Only 5.5% of Ukrainian citizens consider themselves "Russian" – survey
Only one out of twenty Ukrainian citizens identifies themselves as Russian, according to a survey conducted by the Gorshenin Institute in cooperation with the Friedrich-Ebert-Foundation to Ukraine and Belarus, an UNIAN correspondent reports.
Nine out of ten respondents (92.6%) consider themselves Ukrainians, while every twentieth (5.5%) Russian, the report said.
The study also showed that the overwhelming majority of respondents (81.8%) identify themselves as citizens of their country, Ukraine.
At the same time, over half of the respondents who are ethnic Russians speak of themselves as citizens of Ukraine (55%). Almost a quarter of them identified themselves as citizens of the former Soviet Union (24.8%). In this regard, sociologists note that it’s mostly those living in eastern Ukraine (12% of the region's residents) and those over 60 years of age (10.5% of this age group) refer to themselves as citizens of the former Soviet Union. Young Ukrainians, aged 18-29 (10.2%), as well as respondents living in the north of Ukraine (11.9%) consider themselves citizens of the world.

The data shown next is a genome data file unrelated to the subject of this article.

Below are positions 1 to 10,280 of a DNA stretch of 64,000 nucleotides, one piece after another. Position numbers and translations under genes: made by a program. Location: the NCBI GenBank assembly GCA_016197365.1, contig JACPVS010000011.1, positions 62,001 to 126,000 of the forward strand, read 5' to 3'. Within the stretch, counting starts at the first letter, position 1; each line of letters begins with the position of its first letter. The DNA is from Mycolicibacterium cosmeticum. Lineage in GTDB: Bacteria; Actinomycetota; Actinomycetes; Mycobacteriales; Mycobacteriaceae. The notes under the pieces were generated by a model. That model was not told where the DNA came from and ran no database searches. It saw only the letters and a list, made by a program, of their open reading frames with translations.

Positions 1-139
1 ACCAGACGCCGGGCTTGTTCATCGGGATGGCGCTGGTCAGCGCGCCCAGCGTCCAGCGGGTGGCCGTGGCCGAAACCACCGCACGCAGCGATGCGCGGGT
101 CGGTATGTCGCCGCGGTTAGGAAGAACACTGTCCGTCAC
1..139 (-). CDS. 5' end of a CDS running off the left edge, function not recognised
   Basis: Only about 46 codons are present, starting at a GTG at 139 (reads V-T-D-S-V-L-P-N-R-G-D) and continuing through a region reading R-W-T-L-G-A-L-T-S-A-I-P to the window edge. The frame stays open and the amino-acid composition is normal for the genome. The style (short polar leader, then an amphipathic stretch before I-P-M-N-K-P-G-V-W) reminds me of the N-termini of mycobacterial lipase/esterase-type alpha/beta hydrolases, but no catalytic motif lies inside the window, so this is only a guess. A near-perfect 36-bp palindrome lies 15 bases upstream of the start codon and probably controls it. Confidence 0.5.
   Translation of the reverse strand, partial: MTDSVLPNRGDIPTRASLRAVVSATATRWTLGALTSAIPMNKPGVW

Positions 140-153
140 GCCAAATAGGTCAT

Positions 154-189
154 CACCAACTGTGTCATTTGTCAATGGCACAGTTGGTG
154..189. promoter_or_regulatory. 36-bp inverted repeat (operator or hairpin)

Read alsoUkraine poll: Majority want Donbas to remain in UkraineSome 60.4% of Ukrainians said they mostly communicate in Ukrainian, while 37.8% in Russian, and 1.6% in other languages.
Sociologists note that the fact that the residents of the occupied territories, who have not participated in the study and most of whom are traditionally considered Russian speakers, could affect the final outcome of the survey on this indicator. People mostly communicate in Russian in the east of Ukraine (74.7%), while in the country's west Ukrainian language dominates absolutely (96.5%).
During the survey, the sociologists used two methods: focus-group discussions and personal interviews. In particular, six focus groups were held in April, in couples (with supporters and opponents of European integration) in Kyiv, Lviv, and Dnipro. Ukrainians aged 18 to 65 took part the discussions, while each of the groups consisted of an equal number of men and women.
Following focus group discussions, personal interviews were conducted in May-June in accordance with the respondents' places of residence. A total of 2,000 respondents aged 18 and over were surveyed in all regions (excluding the occupied territories of Crimea, the city of Sevastopol, and Donetsk and Luhansk regions). The field stage of the study was held from May 26 to June 6, 2017. Representative margin does not exceed +/- 2.2%.